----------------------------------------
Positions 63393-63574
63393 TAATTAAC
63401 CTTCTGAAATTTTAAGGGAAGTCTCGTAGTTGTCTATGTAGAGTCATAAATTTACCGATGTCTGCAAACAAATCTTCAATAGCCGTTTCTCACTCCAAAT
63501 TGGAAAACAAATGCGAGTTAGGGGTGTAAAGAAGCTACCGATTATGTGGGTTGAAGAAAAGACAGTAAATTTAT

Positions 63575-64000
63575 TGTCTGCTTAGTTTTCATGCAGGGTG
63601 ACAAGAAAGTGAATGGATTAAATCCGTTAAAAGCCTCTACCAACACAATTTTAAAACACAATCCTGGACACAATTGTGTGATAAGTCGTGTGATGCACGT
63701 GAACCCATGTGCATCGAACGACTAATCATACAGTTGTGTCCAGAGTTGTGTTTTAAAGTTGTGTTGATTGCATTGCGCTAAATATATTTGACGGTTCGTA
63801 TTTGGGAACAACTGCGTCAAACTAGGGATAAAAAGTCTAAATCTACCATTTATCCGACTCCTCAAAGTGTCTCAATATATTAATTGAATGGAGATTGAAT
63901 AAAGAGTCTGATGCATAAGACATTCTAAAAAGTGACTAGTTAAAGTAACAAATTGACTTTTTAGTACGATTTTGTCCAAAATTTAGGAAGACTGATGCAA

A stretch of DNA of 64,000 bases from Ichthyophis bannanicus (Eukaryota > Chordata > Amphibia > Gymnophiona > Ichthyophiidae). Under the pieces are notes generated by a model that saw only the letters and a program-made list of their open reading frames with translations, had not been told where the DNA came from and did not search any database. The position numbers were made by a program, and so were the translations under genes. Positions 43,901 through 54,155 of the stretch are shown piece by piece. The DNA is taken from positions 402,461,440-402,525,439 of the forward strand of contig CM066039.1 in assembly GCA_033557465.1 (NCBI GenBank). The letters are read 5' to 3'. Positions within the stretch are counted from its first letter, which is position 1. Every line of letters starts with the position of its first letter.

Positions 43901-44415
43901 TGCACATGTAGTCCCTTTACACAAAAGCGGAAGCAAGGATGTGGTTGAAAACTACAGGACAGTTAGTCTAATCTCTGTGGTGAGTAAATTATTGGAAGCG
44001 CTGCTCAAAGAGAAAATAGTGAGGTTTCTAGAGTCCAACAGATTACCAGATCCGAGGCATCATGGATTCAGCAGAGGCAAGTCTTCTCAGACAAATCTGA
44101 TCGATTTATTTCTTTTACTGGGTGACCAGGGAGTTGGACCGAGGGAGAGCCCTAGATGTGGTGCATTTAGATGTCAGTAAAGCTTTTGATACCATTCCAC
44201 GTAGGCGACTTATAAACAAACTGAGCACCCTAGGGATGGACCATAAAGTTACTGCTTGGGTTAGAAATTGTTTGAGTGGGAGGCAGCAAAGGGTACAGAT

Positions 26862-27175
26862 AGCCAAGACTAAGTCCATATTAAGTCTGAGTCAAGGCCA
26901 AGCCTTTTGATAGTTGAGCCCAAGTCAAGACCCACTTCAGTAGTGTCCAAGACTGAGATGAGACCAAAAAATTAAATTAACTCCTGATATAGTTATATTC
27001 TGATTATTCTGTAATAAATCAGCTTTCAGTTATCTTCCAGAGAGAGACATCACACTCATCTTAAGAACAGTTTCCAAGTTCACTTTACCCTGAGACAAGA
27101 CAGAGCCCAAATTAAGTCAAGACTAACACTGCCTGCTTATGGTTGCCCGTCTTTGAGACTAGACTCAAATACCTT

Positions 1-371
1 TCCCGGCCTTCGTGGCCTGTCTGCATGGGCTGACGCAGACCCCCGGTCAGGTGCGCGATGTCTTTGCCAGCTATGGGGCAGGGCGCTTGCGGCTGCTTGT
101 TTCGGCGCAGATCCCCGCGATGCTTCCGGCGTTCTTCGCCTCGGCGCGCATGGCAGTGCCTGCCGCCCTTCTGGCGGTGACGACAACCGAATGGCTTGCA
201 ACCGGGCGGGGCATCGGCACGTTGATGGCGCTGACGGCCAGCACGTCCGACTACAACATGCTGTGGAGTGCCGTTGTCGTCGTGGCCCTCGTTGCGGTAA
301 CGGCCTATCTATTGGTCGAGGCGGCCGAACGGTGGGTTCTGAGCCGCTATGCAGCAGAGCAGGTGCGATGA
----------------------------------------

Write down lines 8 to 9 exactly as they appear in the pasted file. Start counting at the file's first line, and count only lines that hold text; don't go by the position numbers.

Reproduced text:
63701 GAACCCATGTGCATCGAACGACTAATCATACAGTTGTGTCCAGAGTTGTGTTTTAAAGTTGTGTTGATTGCATTGCGCTAAATATATTTGACGGTTCGTA
63801 TTTGGGAACAACTGCGTCAAACTAGGGATAAAAAGTCTAAATCTACCATTTATCCGACTCCTCAAAGTGTCTCAATATATTAATTGAATGGAGATTGAAT